It’s hard to find an energy wonk out there who doesn’t love the idea of electric cars. Most white papers on ending our oil dependency envision a large future role for plug-in vehicles and hybrids in the future. The concept has legions of devoted fans. Back in 2006, the documentary “Who Killed the Electric Car?” became a cult classic, and there’s a sequel coming out later this year — titled, yes, “Revenge of the Electric Car” — about the companies and eccentric inventors racing to develop a viable EV model.
Yet these vehicles still face a big hurdle. Few consumers are buying them. GM is struggling to meet this year’s sales target for the Chevy Volt, and Nissan has sold just 8,000 all-electric Leafs. Part of that might be due to the recession and the steep price tag: Like any new technology, the cars are pricey (the Volt goes for $40,000, though buyers can qualify for a $7,500 federal tax rebate). But a recent NPR report by Sonari Glinton highlighted another reason sales might be flagging — the fact that early models can’t go very far before needing a recharge, which gives would-be buyers “range anxiety.”
Electric-car advocates have occasionally dismissed range anxiety as irrational. After all, the vast majority of Americans commute less than 40 miles a day. So even a Nissan Leaf, which, realistically, gets about 65 miles on a single charge, should satisfy most of our daily needs. But what about slightly longer trips? Consumers really do worry about getting stranded on the road with a dead battery. Plus, as an executive at Better Place once told me, drivers don’t like feeling hemmed in. “Our research shows that people want to feel like they can get into their car and drive across the country at if they have to,” he said. “It might sound silly, but it’s real.”
At the moment, car companies are racking their brains for ways to allay these fears. Bigger batteries, more powerful chargers, and “range extenders” are several possible solutions. So are plug-in hybrids that have both a gas and electric engine (the Chevy Volt’s gas engine kicks in after 40 minutes of driving, which gives it a much longer range than all-electric cars like the Leaf). Meanwhile, Better Place, which is building electric-car networks in Denmark and Israel, has developed a model in which drivers bring their cars to a station and swap out empty batteries for fresh ones in less than five minutes. That, in theory, could help placate range anxiety.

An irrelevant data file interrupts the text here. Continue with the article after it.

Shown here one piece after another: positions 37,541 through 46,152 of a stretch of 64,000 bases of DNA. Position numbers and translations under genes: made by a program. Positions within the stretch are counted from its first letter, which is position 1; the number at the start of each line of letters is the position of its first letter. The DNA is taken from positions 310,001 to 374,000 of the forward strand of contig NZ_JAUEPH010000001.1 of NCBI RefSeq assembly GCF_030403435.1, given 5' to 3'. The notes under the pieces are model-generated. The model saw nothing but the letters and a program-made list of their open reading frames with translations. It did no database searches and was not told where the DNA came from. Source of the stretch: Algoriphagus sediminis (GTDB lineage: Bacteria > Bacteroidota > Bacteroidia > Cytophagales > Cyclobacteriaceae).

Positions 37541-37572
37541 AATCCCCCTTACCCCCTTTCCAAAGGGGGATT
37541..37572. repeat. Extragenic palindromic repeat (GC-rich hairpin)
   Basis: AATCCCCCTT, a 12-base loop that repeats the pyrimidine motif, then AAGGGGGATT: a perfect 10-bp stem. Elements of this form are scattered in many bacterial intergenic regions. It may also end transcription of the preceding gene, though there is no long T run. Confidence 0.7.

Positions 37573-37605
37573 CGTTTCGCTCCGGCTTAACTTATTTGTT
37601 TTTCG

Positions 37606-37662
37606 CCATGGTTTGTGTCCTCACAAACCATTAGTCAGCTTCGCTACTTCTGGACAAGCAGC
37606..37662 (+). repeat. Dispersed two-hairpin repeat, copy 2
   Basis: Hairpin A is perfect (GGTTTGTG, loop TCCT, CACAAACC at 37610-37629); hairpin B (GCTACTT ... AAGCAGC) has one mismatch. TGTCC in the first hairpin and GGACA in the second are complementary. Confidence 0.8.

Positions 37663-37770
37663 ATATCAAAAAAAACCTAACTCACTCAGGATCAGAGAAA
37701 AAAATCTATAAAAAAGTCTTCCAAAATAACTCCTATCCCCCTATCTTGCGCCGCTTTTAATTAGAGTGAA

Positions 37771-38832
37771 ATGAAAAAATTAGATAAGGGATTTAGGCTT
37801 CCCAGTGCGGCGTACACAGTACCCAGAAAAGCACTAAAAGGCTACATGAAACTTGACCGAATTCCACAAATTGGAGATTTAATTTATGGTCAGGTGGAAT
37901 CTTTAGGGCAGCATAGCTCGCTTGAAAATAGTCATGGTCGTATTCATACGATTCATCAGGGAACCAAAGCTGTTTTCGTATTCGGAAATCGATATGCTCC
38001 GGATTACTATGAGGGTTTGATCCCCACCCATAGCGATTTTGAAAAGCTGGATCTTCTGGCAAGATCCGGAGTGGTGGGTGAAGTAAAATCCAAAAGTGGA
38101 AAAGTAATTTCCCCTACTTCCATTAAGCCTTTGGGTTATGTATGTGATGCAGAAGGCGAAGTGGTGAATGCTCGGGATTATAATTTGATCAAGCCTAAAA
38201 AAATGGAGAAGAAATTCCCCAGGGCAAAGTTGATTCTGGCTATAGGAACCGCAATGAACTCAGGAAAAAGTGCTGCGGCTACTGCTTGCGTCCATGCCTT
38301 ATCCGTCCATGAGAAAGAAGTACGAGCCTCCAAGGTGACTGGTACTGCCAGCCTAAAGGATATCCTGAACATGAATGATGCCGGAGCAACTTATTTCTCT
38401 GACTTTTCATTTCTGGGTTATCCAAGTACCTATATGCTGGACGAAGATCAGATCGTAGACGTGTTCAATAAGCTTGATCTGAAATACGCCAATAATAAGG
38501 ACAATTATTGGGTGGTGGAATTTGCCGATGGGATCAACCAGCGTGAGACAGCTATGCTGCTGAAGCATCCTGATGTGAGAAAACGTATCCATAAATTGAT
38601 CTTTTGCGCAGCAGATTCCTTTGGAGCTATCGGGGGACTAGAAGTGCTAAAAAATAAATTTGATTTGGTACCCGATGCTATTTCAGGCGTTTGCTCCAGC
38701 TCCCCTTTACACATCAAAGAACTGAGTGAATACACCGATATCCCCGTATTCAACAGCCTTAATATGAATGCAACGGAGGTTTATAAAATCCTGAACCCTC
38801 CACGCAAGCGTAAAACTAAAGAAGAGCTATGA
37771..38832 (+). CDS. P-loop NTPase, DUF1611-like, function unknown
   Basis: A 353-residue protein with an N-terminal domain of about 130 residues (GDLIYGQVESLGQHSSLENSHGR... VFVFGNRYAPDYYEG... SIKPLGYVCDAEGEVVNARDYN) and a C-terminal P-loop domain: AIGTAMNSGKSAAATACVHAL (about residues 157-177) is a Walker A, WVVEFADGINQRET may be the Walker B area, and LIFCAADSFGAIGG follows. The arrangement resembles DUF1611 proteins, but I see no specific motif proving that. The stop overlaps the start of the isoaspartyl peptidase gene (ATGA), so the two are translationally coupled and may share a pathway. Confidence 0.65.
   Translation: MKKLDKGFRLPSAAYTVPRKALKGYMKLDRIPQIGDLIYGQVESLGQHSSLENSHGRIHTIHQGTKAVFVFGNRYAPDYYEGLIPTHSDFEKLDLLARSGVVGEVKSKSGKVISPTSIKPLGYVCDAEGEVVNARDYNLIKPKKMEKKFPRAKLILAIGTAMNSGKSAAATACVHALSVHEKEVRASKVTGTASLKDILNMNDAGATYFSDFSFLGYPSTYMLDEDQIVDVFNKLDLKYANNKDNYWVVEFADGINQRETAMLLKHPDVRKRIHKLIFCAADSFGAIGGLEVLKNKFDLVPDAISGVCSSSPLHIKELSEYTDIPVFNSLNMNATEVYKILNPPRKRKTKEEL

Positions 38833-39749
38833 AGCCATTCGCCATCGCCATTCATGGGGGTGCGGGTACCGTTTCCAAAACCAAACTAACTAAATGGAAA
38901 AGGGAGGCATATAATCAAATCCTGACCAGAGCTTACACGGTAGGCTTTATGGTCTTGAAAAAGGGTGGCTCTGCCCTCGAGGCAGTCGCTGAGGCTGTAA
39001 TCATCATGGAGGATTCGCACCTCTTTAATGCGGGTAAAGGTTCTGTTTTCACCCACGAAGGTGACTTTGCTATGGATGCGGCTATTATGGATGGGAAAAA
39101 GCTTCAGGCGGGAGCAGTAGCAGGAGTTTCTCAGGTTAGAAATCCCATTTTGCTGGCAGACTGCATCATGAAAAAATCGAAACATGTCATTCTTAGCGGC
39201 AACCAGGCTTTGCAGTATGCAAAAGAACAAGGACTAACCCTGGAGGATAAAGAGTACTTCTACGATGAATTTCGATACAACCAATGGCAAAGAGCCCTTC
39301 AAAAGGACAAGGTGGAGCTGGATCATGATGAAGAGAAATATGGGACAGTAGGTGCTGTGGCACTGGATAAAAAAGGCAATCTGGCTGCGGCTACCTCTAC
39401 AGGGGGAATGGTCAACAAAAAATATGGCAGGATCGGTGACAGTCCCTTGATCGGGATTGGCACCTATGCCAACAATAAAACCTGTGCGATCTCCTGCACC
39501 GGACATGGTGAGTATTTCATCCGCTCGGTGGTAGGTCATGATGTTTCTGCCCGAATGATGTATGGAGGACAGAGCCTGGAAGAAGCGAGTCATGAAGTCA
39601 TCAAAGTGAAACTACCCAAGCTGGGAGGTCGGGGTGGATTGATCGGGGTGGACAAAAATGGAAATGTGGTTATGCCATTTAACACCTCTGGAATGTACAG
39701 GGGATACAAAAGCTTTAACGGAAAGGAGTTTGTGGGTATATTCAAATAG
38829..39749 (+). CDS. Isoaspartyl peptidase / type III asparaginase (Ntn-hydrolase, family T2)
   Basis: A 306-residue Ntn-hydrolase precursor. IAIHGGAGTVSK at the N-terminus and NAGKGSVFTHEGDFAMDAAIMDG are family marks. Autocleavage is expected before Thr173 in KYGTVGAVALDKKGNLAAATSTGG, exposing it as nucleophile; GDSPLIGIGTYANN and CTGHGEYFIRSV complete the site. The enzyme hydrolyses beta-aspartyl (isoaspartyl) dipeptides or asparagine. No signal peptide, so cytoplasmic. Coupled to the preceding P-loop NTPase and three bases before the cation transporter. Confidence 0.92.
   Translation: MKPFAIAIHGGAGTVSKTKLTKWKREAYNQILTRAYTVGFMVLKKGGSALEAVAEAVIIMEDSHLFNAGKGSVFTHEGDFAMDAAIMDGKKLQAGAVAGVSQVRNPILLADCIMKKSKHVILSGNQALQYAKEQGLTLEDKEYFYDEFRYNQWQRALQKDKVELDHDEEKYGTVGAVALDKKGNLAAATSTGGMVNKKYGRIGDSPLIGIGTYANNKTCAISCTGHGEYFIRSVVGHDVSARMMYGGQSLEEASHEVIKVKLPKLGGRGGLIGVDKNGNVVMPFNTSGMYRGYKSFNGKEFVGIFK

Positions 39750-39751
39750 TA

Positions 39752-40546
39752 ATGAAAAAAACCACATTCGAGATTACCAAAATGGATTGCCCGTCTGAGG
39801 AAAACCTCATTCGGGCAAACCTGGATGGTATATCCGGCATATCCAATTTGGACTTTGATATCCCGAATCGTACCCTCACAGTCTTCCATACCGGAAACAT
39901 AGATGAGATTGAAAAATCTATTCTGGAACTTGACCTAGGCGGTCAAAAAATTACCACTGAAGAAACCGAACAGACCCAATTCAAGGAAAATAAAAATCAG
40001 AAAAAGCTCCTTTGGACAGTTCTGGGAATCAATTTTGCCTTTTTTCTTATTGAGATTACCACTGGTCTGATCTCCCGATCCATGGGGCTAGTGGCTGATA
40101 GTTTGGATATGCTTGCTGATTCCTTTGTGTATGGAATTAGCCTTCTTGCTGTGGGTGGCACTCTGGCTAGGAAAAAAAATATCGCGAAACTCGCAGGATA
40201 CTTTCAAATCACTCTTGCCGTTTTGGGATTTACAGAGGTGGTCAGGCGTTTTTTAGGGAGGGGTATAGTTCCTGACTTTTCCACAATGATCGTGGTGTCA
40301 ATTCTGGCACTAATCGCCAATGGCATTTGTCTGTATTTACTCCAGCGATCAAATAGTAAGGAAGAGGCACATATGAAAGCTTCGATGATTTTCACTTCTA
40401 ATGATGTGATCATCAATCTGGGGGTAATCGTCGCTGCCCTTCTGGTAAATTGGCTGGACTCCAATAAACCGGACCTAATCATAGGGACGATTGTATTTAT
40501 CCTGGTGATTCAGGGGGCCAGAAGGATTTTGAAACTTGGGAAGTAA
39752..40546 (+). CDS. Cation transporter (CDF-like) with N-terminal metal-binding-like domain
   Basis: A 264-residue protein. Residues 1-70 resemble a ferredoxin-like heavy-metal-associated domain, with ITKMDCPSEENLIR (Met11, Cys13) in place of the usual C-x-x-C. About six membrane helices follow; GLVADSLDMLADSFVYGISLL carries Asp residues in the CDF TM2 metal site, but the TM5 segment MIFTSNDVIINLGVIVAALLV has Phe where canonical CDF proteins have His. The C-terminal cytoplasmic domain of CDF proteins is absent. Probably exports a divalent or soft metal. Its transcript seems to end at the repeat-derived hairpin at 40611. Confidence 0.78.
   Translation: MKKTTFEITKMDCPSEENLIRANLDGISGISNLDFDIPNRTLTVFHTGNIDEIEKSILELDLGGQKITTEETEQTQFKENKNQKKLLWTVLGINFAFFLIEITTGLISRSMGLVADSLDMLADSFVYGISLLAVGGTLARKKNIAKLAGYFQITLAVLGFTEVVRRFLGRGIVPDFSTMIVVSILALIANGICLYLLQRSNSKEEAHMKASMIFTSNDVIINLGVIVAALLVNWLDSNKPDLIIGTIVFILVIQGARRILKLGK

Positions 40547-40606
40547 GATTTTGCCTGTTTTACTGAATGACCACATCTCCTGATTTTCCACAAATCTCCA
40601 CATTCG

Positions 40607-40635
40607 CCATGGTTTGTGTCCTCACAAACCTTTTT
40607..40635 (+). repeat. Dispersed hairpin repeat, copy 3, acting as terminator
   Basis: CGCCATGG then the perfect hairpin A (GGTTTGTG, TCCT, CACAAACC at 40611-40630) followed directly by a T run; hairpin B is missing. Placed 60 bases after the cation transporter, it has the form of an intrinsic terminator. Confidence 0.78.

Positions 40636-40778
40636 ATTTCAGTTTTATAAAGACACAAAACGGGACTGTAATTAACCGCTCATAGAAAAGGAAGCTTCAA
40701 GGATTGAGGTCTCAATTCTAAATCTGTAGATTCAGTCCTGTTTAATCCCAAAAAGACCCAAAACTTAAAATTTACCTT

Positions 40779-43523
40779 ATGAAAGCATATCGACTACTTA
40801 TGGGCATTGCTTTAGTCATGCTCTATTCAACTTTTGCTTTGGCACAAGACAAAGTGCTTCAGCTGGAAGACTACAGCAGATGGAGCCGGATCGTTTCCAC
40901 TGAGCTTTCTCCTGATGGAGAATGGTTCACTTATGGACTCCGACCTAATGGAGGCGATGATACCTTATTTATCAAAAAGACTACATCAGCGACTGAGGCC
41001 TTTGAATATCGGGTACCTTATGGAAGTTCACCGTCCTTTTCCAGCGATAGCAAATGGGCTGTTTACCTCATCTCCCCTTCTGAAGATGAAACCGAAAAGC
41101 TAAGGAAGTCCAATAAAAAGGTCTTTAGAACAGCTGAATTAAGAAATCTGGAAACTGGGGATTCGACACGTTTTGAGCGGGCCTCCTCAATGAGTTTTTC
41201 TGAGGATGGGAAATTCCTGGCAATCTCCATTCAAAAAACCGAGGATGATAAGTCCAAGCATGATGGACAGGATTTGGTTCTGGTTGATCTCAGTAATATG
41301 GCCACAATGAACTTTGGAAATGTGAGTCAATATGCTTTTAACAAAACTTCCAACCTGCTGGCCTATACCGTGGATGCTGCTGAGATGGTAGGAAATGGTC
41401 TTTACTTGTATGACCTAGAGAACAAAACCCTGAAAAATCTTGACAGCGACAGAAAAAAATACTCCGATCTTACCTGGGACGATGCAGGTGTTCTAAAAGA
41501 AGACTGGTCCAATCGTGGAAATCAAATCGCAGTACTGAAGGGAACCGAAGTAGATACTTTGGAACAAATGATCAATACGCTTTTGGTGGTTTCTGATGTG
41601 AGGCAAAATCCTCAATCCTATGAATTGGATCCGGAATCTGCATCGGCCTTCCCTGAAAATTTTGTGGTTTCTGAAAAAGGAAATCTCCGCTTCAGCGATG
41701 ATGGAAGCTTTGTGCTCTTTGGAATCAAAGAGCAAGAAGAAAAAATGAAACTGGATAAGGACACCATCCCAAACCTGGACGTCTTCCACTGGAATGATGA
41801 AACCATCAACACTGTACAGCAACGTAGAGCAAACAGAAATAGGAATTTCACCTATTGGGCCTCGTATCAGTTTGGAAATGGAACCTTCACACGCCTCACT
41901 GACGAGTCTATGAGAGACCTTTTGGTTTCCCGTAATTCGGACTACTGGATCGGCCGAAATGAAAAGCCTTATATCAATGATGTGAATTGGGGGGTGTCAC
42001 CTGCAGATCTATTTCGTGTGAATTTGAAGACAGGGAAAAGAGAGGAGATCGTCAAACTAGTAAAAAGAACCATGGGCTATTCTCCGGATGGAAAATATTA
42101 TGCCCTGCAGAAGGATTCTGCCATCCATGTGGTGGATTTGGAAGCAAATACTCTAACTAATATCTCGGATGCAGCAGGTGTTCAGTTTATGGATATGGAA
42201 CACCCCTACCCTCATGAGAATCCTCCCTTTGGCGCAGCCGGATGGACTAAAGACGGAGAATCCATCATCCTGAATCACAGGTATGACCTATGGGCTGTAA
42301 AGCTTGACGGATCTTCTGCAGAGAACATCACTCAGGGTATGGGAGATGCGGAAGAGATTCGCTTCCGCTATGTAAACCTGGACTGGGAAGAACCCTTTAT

Yet these technological solutions run the risk of driving up the price of electric vehicles even more. (The Volt costs so much, in part, because GM opted for a bigger battery.) We might not see a plug-in with the same range as a gasoline-powered car anytime soon. And, as NPR reports, that could pose a serious problem. Surveys have found that consumers are leery of cars like the Leaf because they’re less convenient. The electric-car revolution is running into a psychological barrier.
As it happens, this isn’t all that unusual when it comes to new energy technologies. My Washington Post colleague Steve Mufson wrote a great article this month noting that electric utilities love the idea of “smart” meters that fine-tune household power use so as to juggle electricity loads. But the barriers to adoption are often, once again, psychological and behavioral. Many homeowners can’t be bothered to use smart meters to full advantage. Others are wary of letting utilities manage their household energy use.
That’s not to say that electric cars or smart meters are destined to fail. Far from it. But efforts to revamp our energy infrastructure are likely to run into the occasional psychological and behavioral obstacles. Just because there’s a nifty new technology doesn’t mean people will actually use it. That’s one reason why, last year,then-Rep. Brain Baird proposed to have the federal government study the behavioral aspects of energy use, just as it pours R&D into the technological side. Ultimately, Baird’s bill got blocked after Republicans warned that he was plotting a “behavior modification” program (he wasn’t). But that doesn’t mean the broader issue has ceased to be relevant.